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Publication numberUS5928691 A
Publication typeGrant
Application numberUS 08/842,472
Publication dateJul 27, 1999
Filing dateMay 1, 1997
Priority dateMay 1, 1997
Fee statusPaid
Also published asCA2233353A1, CA2233353C, CN1086563C, CN1199574A, EP0875153A2, EP0875153A3
Publication number08842472, 842472, US 5928691 A, US 5928691A, US-A-5928691, US5928691 A, US5928691A
InventorsSekhar Reddy, Alexander Sher, Dharam Van Vadehra, Elaine Regina Wedral
Original AssigneeNestec S.A.
Export CitationBiBTeX, EndNote, RefMan
External Links: USPTO, USPTO Assignment, Espacenet
Calcium complex and a process of making a food fortified with calcium
US 5928691 A
Abstract
A fortified foodstuff containing a fortifying amount of a complex formed by the interaction of a soluble calcium salt and an alkali metal citrate and a process for its preparation by forming the complex and adding the complex to the foodstuff or forming the complex in the foodstuff.
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Claims(22)
What is claimed is:
1. A metastable complex in the form of a clear solution formed by the interaction of a soluble calcium salt and an alkali metal citrate.
2. A complex according to claim 1 wherein the alkali metal citrate is potassium citrate.
3. A complex according to claim 2 wherein the calcium salt is calcium lactate, the alkali metal citrate is potassium citrate and the complex is a liquid calcium-lactate-citrate or a liquid calcium-citrate-lactate complex.
4. A complex according to claim 1 wherein the weight ratio of the soluble calcium salt to the alkali metal citrate is from about 1:4 to 4:1.
5. A complex according to claim 1 wherein the complex is formed by forming aqueous solutions or dispersions of each ingredient and mixing them for about 5 to 45 minutes at a temperature from about 15 to 35 C.
6. A complex according to claim 1 wherein a source of glucuronic acid is present to stabilize the complex.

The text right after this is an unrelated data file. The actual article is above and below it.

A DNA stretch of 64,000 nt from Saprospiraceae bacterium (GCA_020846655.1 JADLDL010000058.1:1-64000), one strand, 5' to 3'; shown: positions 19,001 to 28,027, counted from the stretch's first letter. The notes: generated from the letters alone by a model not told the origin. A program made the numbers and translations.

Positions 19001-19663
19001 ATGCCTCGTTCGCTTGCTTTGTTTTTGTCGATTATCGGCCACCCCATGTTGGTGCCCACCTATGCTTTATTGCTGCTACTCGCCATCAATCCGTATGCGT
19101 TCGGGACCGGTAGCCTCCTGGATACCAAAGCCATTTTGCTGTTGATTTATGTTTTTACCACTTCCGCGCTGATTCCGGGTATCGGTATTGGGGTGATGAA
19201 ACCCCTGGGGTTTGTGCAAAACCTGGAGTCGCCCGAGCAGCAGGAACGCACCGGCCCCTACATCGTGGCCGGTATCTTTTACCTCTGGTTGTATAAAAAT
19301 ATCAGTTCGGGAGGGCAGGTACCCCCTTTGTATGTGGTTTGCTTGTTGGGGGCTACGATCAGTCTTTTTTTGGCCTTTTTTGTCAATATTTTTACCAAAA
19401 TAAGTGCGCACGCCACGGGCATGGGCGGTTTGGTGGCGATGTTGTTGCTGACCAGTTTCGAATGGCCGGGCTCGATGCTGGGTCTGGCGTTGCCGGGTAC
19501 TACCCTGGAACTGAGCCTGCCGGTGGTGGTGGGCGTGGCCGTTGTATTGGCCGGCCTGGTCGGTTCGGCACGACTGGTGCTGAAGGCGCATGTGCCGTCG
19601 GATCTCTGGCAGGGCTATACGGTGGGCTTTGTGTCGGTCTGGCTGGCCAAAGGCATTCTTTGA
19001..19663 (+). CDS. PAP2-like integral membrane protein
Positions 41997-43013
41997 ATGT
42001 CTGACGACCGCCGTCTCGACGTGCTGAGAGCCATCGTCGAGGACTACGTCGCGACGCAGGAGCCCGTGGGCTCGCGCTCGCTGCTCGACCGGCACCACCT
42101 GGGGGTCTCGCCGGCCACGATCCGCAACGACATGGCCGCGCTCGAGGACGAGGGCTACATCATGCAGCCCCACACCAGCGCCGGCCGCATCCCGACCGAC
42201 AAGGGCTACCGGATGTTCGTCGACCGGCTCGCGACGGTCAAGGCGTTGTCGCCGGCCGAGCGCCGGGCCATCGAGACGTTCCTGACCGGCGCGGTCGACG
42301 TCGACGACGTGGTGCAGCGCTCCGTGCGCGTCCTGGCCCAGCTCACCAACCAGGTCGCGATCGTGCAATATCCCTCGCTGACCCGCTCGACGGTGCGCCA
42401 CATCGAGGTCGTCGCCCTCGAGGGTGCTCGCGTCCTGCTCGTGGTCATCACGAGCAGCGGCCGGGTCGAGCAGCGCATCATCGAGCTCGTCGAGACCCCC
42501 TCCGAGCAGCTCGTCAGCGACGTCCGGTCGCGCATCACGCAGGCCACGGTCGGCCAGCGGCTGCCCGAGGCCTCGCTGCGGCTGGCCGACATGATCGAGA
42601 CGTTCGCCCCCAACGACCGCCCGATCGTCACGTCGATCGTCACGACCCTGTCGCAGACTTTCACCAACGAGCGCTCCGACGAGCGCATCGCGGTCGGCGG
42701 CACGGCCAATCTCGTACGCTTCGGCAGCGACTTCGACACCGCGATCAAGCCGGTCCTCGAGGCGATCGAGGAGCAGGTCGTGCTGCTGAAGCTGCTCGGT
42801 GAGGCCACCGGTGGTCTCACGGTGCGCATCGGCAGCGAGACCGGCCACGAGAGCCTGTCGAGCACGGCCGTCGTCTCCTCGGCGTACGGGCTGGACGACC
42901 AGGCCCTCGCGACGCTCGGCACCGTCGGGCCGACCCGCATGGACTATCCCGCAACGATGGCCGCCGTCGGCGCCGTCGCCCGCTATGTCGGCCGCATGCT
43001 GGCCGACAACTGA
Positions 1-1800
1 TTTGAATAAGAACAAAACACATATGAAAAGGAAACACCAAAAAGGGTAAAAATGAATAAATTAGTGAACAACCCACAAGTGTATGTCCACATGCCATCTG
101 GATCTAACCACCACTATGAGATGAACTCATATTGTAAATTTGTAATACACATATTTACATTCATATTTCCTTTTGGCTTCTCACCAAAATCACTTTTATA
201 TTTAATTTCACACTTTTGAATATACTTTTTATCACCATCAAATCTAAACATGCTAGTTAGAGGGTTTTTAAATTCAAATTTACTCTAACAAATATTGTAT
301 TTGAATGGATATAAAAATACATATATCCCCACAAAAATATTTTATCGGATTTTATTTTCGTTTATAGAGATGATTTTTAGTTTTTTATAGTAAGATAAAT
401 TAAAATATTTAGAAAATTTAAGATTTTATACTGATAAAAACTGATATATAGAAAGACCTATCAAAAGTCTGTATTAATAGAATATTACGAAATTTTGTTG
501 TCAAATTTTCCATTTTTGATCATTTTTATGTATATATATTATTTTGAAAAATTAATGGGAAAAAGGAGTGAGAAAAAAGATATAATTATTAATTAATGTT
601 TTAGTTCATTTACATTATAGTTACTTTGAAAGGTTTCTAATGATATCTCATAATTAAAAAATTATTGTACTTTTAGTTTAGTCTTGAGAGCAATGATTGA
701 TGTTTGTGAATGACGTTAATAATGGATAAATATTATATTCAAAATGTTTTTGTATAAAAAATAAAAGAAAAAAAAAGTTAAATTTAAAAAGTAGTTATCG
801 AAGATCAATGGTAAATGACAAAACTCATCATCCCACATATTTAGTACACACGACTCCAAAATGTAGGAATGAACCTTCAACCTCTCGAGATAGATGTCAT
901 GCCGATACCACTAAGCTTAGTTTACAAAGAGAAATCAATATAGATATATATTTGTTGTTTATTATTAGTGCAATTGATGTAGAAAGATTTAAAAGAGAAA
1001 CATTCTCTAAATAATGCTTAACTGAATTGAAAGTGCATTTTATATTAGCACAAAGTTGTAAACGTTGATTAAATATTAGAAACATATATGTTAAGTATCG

7. A complex according to claim 6 wherein the source of glucuronic acid is gum arabic.
8. A complex according to claim 1 wherein a carrageenan is present.
9. A process for preparing a calcium-fortified foodstuff which comprises forming a complex of a soluble calcium salt and an alkali metal citrate as a clear solution and adding a calcium fortifying amount of the complex to the foodstuff.
10. A process according to claim 9 which further comprises adding a source of glucuronic acid to the foodstuff in an amount sufficient to stabilize the complex.
11. A process according to claim 9 wherein the source of glucuronic acid is added as a dry powder or as an aqueous solution or suspension.
12. A process according to claim 9 wherein a blend of the complex and the source of glucuronic acid is added to the foodstuff in the form of aqueous solutions or suspensions or as dry powders.
13. A process according to claim 9 which further comprises adding a carrageenan to the foodstuff.
14. A process according to claim 13 wherein the carrageenan is added to the foodstuff before the complex is added to the foodstuff.
15. A process according to claim 13 wherein the carrageenan is added to the foodstuff in the form of an aqueous solution or suspension or as a dry powder.
16. A process according to claim 13 wherein the complex, the source of glucuronic acid, and optionally the carrageenan, are co-dried and added as a powder.
17. A process according to claim 9 wherein the calcium salt is calcium lactate, the alkali metal citrate is potassium citrate and the complex is a liquid calcium-lactate-citrate or a liquid calcium-citrate-lactate complex.
18. A process for preparing a calcium-fortified foodstuff which comprises adding a soluble calcium salt and an alkali metal citrate to a liquid food for interaction in a manner such that a complex of the soluble calcium salt and alkali metal citrate is formed as a clear solution and is present in a calcium fortifying amount in the liquid food.